COCHRANE: Fitness-for-youth plan great if it’s implemented
Here we go again.
That was my first thought when I heard Thursday that our provincial government plans to spend a couple of million dollars to help improve youth fitness and health.
The investment takes aim at childhood obesity and chronic disease, in large part through a series of activities designed to make kids healthier.
Many things are involved in fighting childhood obesity and chronic disease, so not all of the activities covered under this program are linked to physical fitness. Clearly, though, youth sports and fitness play key roles in the battle.
It sounds like a smart investment, one that covers a wide range of concerns and could improve life for kids here.
But we’ve heard of such plans in the past.
I’ve watched successive provincial governments fumble the youth fitness and health issue for far too many years to be won over by more government promises, even ones that emphasize all the right points.
In the 1990s, reams of data and Canadian studies showed how out of shape many of our kids were. They suggested that if the situation was left unchecked, the result would be a shorter lifespan for our kids and billions more dollars needed for the health-care system.
Back then, governments would toss a small amount of money at the problem or utter a few sympathetic words but it wasn’t taken all that seriously.
For example, in 2001, the province invested $500,000 in a program to create a fitness strategy for Nova Scotia, but who knows what became of that.
In the 2003 election campaign, the Progressive Conservatives’ election blue book talked about all kinds of innovative ways to improve youth fitness and health. Most of the ideas were sound and could have made a genuine difference, but they were never implemented.
In 2010, Active Healthy Kids Canada gave the nation’s kids an F grade yet again in the physical activity department.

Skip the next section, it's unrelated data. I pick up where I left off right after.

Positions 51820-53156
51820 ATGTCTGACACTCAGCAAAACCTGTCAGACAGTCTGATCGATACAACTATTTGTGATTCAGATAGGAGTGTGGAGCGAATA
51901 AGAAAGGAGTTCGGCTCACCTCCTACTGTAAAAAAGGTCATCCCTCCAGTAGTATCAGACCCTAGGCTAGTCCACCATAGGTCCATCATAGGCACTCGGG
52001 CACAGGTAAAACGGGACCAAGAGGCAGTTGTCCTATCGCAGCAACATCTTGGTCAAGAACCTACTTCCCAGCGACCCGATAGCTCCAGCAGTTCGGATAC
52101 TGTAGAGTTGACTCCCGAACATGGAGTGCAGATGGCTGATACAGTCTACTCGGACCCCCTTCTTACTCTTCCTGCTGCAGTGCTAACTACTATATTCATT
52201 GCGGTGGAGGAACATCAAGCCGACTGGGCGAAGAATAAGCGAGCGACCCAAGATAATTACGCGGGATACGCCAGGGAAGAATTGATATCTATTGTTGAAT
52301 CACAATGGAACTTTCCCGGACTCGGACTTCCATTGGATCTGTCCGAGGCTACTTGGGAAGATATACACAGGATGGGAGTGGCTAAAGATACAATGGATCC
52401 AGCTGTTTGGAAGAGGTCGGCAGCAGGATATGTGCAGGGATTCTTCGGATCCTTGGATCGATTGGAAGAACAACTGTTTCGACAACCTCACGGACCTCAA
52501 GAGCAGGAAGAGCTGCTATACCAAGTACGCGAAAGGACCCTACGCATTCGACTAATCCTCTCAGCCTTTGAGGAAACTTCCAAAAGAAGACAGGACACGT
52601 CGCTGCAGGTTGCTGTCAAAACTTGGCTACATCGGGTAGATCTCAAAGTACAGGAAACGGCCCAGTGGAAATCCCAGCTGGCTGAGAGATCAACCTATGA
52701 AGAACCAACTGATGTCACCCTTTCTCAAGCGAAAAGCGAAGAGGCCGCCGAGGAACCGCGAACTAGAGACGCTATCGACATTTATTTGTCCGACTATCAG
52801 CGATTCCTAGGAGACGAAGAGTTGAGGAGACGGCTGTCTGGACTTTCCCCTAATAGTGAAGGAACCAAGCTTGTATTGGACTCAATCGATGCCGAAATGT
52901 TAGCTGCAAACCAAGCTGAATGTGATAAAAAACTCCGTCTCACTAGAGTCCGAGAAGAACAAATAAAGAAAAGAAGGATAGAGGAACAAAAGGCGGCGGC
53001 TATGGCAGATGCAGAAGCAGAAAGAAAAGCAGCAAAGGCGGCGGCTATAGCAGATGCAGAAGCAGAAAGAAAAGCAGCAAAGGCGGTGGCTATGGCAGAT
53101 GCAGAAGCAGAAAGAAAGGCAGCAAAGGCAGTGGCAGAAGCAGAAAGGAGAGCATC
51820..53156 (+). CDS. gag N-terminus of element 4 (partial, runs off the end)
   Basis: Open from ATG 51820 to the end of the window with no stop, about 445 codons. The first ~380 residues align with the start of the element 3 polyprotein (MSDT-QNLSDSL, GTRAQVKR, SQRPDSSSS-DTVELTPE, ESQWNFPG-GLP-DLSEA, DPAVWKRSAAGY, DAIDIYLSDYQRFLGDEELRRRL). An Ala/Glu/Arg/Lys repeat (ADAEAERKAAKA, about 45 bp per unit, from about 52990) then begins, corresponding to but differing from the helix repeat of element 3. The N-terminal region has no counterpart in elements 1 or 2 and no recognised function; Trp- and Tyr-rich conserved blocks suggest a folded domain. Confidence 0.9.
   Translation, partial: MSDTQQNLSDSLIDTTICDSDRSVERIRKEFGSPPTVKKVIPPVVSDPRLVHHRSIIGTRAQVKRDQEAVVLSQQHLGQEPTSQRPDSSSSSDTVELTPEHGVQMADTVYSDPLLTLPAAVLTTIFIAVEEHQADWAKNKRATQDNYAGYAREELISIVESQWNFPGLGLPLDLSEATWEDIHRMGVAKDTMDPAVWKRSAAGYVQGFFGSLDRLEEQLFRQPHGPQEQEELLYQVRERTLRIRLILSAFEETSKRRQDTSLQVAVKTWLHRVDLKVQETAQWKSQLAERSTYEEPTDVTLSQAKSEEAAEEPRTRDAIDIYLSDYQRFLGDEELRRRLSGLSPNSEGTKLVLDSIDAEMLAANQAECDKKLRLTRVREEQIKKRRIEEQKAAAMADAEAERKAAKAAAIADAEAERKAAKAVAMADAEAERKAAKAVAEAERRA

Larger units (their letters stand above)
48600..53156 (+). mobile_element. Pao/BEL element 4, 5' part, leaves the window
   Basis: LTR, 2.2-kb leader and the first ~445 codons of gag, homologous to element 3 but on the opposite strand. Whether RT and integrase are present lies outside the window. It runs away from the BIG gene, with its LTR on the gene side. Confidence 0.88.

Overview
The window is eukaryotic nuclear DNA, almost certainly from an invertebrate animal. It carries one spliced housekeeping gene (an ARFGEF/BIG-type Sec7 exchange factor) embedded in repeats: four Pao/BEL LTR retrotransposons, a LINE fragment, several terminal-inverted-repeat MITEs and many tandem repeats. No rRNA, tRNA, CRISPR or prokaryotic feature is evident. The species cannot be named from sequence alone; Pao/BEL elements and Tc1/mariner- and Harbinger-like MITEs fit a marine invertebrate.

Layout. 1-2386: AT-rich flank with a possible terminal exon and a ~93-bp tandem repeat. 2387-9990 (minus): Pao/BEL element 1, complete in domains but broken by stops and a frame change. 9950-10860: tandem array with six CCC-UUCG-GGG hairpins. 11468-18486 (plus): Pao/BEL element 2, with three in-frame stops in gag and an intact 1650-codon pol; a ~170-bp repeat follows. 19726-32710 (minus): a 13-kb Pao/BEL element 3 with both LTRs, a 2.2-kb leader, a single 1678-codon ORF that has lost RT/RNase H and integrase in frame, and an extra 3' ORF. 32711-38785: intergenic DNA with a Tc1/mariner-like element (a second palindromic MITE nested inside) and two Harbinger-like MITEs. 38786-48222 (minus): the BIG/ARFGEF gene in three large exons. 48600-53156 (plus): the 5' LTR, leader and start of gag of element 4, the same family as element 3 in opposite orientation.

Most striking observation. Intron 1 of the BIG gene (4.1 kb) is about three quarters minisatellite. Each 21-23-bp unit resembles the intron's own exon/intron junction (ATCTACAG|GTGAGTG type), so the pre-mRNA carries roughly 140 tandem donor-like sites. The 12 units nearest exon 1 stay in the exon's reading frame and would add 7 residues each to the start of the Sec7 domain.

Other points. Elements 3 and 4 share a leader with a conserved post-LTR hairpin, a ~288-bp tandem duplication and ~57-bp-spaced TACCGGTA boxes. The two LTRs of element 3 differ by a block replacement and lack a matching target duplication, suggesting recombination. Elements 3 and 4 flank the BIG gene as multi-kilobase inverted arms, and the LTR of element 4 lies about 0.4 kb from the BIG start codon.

Despite repeated studies from all levels of government confirming the same facts, Nova Scotia still hasn’t got down to the crux of the problem.
If I sound frustrated, it’s because I am.
When I was talking to one government official Friday and criticizing past policy, her reply was: “What would you do?”
I have to admit that this most recent government strategy contains most of the measures I and many other youth fitness supporters have been advocating for 15 years or more.
First, there’s an emphasis on doing what’s necessary to “provide 30 minutes of quality daily physical education.” There’s mention of “designing new after-school programs to target junior high students living in rural and remote communities.” And there’s also an old favourite of mine about “launching a new program to provide children, youth and families with opportunities for free access to sport and recreation facilities.”
The more I learn about this plan, the more I like it. Hopefully it will also include better education for parents on the value of nutrition and physical fitness. Getting parents involved would go a long way toward broadening participation in this area, and who knows, maybe they could benefit as well.
Sure it costs money to subsidize open gyms and offer free registration, but as we’ve already been shown, this type of investment actually saves our economy money in the long run.
As impressed as I am with this new strategy, however, too many years of government failure to deliver on past promises have made me cynical.
So I’ll hold my applause — but not my breath — until this latest plan is fully implemented.
Chris Cochrane is a sports columnist with The Chronicle Herald and the author of Inside the Game.